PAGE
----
Since its launch, more than 6,000 University constituents have logged in to use the service and in November alone, there were over 16,000 total video views by UMN users. The Lynda license clearly fulfills a previously unmet need for a variety of University audiences.

Students
Students can get 24x7 just-in-time help on an application, or dig deeper into a course series to gain greater proficiency with applications they need to use in their academic career or in their future work lives.

Faculty
In addition to developing their own skills with applications, faculty can confidently assign coursework that relies on applications such as Microsoft Excel or the Adobe Creative Suite knowing that they can point students to Lynda's technical tutorials.

For faculty who would like to offer a list of course-relevant tutorials to their students, Technology Training & Usability services offers help in curating Lynda courses. To request this service email it-training@umn.edu.

Staff
Staff can gain efficiencies by learning new tips and tricks with the applications they know, develop professionally by taking courses to build and grow the work they do, or test their interest in a new field such as programming, videography, or photography.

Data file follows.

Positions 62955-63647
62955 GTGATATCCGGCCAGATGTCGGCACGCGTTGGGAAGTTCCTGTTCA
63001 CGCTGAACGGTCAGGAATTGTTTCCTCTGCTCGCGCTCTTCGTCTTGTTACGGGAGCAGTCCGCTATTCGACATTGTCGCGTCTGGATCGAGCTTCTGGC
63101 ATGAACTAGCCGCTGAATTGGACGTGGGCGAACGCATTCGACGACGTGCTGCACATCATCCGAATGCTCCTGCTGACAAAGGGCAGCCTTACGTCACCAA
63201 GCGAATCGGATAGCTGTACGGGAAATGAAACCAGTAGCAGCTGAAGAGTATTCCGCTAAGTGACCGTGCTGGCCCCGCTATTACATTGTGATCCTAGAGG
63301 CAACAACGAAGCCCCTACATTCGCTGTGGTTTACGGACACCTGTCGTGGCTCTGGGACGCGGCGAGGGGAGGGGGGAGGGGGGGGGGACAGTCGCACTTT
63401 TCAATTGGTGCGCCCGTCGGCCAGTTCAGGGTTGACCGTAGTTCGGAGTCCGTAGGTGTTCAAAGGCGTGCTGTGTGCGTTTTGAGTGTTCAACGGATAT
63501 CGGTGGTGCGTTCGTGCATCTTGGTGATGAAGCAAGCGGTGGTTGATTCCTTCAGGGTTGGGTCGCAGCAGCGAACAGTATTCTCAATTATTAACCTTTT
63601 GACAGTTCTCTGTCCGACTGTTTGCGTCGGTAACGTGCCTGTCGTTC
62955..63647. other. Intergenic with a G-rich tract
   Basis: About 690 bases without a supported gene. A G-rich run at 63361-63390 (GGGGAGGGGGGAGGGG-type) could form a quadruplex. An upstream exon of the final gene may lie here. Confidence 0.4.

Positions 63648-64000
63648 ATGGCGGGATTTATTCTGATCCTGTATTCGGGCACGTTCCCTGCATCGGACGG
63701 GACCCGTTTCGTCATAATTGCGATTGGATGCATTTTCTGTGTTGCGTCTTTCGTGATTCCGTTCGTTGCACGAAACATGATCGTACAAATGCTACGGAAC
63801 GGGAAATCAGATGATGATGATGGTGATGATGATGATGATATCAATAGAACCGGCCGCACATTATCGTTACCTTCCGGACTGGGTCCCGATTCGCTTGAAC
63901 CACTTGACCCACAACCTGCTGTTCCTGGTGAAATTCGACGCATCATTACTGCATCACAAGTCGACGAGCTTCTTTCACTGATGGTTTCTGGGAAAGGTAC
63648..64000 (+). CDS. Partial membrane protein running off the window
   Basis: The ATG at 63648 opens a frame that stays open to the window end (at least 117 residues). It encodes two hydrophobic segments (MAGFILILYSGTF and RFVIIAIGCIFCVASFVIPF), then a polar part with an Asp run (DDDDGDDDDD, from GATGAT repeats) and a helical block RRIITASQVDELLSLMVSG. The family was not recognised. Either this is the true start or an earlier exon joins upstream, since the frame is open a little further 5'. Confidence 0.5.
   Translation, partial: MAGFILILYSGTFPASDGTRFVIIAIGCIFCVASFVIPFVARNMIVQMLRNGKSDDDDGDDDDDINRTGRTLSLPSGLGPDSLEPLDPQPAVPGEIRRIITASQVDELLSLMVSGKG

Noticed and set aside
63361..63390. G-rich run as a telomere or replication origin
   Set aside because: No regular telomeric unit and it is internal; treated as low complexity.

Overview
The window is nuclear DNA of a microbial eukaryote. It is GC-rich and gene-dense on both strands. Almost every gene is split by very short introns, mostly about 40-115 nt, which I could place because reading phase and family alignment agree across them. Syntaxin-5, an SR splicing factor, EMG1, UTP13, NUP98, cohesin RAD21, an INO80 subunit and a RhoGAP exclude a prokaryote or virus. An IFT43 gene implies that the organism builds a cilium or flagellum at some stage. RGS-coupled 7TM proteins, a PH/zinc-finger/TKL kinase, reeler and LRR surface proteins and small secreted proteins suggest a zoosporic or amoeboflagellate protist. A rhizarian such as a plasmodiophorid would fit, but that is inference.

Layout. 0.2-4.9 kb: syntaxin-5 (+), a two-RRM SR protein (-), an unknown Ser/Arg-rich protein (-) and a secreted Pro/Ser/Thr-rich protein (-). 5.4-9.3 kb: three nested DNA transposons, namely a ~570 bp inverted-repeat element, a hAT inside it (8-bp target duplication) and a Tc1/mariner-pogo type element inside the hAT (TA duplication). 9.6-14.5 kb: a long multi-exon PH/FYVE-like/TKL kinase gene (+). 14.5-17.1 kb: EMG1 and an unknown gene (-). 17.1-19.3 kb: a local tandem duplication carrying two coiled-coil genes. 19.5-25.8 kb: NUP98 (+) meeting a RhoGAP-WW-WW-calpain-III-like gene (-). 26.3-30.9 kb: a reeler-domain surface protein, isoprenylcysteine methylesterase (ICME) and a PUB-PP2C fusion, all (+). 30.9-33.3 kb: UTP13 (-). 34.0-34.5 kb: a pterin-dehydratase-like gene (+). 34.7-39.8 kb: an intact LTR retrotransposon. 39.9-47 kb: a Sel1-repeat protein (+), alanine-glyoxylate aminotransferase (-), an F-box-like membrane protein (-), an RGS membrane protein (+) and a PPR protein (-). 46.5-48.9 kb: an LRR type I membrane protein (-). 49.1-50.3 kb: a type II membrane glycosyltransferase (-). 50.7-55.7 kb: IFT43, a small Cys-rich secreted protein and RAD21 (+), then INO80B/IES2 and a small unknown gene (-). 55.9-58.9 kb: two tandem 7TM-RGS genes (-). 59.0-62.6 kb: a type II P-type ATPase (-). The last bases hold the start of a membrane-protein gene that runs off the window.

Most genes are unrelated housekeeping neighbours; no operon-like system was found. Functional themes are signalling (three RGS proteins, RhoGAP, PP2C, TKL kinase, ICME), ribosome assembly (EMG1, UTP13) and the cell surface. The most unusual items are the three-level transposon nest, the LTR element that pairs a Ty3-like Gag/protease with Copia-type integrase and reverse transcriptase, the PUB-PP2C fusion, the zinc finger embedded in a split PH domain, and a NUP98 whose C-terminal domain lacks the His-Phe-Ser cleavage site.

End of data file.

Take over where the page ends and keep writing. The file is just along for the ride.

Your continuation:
To begin using Lynda on your computer, log in with your University Internet ID and password at lynda.umn.edu. To access Lynda.umn.edu via your mobile device, log in at m.lynda.com or download a free app for your iPhone, iPad, or Android tablet.

Announcing Academic Technology Workshops

Academic Technology Support Services (ATSS) is thrilled to announce its new portfolio of hour-long workshops available to faculty, staff, and teaching assistants. There are two ways to engage: as an individual, you can register for our scheduled workshops; as a group of five or more, you can request a customized workshop experience.

Facilitated by academic technology experts, Academic Technology Workshops are intended to spark the imagination and spur further experimentation and growth in using technology in teaching and learning. All levels of technical skill and experience are welcome.

A sampling of the workshop titles include: